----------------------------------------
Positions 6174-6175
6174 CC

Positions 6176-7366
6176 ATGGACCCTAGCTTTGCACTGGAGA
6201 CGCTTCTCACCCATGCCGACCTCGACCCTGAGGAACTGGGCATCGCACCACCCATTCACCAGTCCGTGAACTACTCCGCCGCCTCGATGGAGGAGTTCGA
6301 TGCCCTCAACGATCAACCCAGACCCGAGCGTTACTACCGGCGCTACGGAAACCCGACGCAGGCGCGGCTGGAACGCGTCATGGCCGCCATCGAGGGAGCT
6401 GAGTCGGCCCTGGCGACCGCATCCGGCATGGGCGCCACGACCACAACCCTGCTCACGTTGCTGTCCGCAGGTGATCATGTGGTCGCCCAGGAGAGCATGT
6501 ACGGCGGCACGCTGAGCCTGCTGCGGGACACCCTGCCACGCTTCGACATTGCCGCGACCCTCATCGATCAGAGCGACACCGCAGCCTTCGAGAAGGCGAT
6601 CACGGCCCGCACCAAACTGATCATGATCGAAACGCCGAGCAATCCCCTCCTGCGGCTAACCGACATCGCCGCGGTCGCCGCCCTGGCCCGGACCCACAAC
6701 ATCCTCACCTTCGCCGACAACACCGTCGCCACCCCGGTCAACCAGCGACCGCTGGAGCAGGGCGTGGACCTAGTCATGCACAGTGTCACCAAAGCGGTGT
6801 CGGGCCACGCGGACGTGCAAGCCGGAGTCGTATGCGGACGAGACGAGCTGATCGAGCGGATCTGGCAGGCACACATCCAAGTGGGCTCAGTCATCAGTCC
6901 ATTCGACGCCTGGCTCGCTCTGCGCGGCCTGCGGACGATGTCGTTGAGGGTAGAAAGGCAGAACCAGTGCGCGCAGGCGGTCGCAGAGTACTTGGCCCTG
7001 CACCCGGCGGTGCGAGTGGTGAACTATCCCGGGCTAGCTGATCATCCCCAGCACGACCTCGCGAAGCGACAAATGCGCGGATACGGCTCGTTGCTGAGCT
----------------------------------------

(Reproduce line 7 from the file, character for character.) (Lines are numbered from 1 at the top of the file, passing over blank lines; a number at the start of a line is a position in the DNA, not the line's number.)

6401 GAGTCGGCCCTGGCGACCGCATCCGGCATGGGCGCCACGACCACAACCCTGCTCACGTTGCTGTCCGCAGGTGATCATGTGGTCGCCCAGGAGAGCATGT